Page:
Yes, who controls Syria in a post-Assad era, presuming he falls, matters. But we'd be wise to think hard about who replaces him. Violent Islamic extremists have achieved a central role among the rebels at the expense of early "moderates" who support democratic pluralism and religious tolerance. Picking exactly who to support now is extraordinarily difficult and we better look closely at who benefits before we provide lethal aid, especially anti-air or anti-missile weapons.
What are our realistic options?
1. Keep WMD out of the wrong hands:
America can work with regional allies to step up surveillance and monitoring of Syria's WMD arsenal. If chemical weapons fall into the wrong hands, the Boston Marathon tragedy could look like a picnic. Every nation is at risk to this threat, including Assad's ally Russia. Military professionals need to work out the right military strategy and tactics to deal with this concern.
Two strategic points stand out. We must forge and be ready to execute a plan to secure or destroy that arsenal should extremists seize or get to the verge of seizing these arsenals, or if weapons are transferred to Hezbollah. Ideally, regional allies, not the U.S. should take the lead, with the U.S. providing intelligence and logistical support.
That's easier said than done. It's easy to talk about what allies must do, but it's naïve to overestimate their capabilities or to think that a plan to secure or destroy WMDs can be made or executed without significant direct U.S. engagement.
2. Work to contain the conflict:
Hezbollah's Hassan Nasrallah has declared that Hezbollah would intervene in Syria to protect Assad. Former Prime Minister Saad Hariri has correctly denounced Nasrallah as putting Lebanon's survival on the line to serve Syrian and Iranian agendas.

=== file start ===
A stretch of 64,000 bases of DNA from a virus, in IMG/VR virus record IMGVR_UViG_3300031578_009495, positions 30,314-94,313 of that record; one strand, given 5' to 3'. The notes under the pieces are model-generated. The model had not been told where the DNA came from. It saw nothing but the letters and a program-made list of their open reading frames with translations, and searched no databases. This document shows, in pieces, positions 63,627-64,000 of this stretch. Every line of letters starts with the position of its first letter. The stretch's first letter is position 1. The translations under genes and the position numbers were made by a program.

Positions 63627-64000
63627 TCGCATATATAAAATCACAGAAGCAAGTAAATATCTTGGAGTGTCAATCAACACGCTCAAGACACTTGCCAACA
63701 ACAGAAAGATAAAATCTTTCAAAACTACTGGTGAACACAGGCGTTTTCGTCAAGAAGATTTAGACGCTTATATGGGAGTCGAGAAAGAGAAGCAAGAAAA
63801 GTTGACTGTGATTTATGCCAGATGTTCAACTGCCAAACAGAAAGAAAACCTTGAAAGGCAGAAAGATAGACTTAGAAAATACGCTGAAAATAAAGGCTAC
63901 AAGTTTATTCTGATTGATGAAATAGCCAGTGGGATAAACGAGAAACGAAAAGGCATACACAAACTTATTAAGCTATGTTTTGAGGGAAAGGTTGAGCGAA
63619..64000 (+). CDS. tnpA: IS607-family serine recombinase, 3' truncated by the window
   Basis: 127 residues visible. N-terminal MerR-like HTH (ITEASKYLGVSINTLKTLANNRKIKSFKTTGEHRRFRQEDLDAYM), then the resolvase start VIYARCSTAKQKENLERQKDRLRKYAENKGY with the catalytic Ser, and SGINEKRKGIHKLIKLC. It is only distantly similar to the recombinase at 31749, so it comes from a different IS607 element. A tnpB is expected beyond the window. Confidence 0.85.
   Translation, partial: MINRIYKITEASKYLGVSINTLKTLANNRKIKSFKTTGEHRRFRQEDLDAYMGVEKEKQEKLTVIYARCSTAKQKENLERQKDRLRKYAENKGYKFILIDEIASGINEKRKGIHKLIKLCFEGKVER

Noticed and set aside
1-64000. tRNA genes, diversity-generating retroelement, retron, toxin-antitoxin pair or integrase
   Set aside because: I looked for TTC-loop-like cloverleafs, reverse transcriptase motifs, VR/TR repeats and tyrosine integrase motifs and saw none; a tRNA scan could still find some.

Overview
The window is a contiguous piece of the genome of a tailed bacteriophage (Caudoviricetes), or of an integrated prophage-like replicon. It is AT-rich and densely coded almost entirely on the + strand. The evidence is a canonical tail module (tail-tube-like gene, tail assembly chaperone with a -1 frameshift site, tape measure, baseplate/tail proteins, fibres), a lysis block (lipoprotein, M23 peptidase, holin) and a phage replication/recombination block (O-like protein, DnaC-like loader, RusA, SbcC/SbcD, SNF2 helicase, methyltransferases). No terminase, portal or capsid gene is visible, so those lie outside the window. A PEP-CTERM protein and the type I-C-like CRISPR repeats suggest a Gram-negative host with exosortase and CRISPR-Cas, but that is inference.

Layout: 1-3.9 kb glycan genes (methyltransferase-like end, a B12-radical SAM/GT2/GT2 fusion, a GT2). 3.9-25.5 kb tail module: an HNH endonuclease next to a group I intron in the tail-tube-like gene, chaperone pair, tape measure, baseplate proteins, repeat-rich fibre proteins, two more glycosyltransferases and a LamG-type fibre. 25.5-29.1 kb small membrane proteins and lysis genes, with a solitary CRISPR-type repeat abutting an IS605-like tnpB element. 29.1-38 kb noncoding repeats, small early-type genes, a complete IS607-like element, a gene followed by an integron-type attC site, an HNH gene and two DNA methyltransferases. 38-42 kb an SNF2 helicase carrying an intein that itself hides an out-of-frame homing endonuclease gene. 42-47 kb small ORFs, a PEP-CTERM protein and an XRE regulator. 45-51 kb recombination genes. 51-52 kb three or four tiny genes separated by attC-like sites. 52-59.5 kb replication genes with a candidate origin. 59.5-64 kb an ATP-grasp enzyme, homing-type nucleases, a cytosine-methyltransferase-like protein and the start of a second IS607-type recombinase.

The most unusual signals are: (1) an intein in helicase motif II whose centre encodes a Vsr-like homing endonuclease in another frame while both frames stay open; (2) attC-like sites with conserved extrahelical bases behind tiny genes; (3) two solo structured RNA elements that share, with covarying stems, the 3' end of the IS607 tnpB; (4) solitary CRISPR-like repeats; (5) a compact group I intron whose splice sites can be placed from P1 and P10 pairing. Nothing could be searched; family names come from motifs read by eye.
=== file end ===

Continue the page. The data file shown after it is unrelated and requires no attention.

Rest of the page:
The SecDev Group has detected hacking by the Syrian regime into Jordanian websites. That’s no surprise. The Syrian civil war is the world's first cyber war, as both sides employ cyber tools to gather information and intelligence, gain credibility, discredit other parties, for command & control purposes, and to maneuver.
Turkey's Prime Minister Recep Tayyip Erdogan confronts multiple problems. His diplomacy is misfiring. He's avoidably become perceived as supporting Sunnis over Shiites. Critics suspect that an extremist Sunni group that Ankara directly or indirectly supports abducted Pavlos Yazici, the Greek Orthodox archbishop for Alleppo and Iskenderun, and Yuhanna Ibrahim, the Syriac Archbishop for Alleppa. The International Crisis Group reports that the crisis has blocked Turkey's main trade routes to the Arab world. Many perceive Erdogan's policy in Syria as pro-Sunni, not pro-democracy, fueling anti-Turkish sentiments.